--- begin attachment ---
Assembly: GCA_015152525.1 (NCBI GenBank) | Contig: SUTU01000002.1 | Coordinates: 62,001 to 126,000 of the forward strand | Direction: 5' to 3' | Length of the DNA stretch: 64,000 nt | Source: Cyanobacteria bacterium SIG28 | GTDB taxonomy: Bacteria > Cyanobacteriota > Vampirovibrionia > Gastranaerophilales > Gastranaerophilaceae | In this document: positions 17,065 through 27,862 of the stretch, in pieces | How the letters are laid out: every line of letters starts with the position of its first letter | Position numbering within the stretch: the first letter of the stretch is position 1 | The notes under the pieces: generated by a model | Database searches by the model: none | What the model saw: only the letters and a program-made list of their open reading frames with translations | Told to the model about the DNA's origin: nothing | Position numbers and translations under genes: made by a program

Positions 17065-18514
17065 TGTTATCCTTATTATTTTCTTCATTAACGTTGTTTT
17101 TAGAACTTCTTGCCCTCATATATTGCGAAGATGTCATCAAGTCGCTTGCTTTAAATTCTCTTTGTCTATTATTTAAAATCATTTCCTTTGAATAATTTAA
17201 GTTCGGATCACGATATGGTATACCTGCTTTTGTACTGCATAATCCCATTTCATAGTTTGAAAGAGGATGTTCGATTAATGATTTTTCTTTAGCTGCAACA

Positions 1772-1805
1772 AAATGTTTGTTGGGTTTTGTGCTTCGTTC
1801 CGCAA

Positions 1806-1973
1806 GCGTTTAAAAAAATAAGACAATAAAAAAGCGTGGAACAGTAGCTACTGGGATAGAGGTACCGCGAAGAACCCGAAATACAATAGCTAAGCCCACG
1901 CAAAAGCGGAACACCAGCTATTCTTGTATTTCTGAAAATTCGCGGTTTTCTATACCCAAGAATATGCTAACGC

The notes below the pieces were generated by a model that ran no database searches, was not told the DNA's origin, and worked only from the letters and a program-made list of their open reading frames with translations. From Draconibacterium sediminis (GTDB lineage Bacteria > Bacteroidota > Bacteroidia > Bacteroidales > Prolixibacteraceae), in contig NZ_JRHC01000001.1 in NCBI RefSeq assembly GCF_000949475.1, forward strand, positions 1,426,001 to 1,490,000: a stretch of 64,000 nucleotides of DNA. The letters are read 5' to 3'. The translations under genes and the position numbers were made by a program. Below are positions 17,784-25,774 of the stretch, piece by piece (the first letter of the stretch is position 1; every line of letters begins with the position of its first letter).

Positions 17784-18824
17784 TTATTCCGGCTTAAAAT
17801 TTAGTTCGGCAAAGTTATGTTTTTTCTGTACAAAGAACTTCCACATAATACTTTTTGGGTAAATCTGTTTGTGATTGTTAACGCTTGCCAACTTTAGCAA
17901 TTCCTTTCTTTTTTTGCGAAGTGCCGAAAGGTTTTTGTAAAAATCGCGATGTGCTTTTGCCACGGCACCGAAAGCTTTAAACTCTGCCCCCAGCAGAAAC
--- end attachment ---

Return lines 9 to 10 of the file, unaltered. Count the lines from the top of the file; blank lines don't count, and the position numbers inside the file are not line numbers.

Positions 1806-1973
1806 GCGTTTAAAAAAATAAGACAATAAAAAAGCGTGGAACAGTAGCTACTGGGATAGAGGTACCGCGAAGAACCCGAAATACAATAGCTAAGCCCACG